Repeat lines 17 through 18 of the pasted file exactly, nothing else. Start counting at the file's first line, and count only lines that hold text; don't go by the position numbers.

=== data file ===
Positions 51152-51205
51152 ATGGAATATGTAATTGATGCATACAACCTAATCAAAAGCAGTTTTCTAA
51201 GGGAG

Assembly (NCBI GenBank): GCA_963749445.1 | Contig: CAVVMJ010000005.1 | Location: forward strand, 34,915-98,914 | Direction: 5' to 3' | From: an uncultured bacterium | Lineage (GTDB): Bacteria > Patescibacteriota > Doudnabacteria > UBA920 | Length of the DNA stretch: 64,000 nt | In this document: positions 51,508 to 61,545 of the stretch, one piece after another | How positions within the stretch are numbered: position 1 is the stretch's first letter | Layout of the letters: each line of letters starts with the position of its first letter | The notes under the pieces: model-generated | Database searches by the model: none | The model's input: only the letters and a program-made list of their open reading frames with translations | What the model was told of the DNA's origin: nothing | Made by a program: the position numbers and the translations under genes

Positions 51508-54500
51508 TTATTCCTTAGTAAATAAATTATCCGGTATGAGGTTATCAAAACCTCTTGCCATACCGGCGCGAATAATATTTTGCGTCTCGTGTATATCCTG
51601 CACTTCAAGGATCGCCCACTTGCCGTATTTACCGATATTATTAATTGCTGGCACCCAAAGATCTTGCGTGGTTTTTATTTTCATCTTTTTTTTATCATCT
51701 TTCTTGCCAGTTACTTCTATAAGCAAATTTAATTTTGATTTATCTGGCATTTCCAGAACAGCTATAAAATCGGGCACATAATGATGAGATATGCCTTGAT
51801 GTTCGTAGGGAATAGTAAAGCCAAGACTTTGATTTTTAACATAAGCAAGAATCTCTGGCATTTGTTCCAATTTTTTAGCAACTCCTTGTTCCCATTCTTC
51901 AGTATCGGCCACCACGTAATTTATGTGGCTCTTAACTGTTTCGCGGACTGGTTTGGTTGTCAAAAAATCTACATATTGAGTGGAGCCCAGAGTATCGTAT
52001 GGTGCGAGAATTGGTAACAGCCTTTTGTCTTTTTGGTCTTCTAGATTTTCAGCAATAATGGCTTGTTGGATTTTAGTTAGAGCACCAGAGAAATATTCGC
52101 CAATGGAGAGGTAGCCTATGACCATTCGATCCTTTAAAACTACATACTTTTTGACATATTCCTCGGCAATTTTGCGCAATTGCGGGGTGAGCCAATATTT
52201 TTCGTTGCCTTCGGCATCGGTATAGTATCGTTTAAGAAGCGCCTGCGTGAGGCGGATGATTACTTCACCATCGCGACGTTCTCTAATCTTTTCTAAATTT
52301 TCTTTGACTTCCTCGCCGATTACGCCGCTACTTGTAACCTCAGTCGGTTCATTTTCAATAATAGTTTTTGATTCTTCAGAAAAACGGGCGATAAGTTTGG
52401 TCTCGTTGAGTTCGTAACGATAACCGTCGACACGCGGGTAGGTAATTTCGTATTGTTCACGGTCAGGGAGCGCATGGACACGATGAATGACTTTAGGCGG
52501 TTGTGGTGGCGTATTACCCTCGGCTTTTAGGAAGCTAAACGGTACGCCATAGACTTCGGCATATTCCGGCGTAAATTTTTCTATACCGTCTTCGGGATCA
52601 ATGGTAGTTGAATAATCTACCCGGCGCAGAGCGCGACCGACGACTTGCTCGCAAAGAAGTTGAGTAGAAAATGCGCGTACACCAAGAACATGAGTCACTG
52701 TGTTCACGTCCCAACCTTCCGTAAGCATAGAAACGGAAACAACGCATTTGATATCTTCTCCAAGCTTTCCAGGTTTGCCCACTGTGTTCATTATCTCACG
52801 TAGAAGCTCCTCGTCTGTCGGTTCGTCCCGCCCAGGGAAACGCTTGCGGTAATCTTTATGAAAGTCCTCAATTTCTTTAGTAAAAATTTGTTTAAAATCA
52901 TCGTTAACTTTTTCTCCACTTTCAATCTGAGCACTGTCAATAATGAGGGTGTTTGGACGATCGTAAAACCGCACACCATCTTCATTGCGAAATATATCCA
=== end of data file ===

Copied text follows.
52601 ATGGTAGTTGAATAATCTACCCGGCGCAGAGCGCGACCGACGACTTGCTCGCAAAGAAGTTGAGTAGAAAATGCGCGTACACCAAGAACATGAGTCACTG
52701 TGTTCACGTCCCAACCTTCCGTAAGCATAGAAACGGAAACAACGCATTTGATATCTTCTCCAAGCTTTCCAGGTTTGCCCACTGTGTTCATTATCTCACG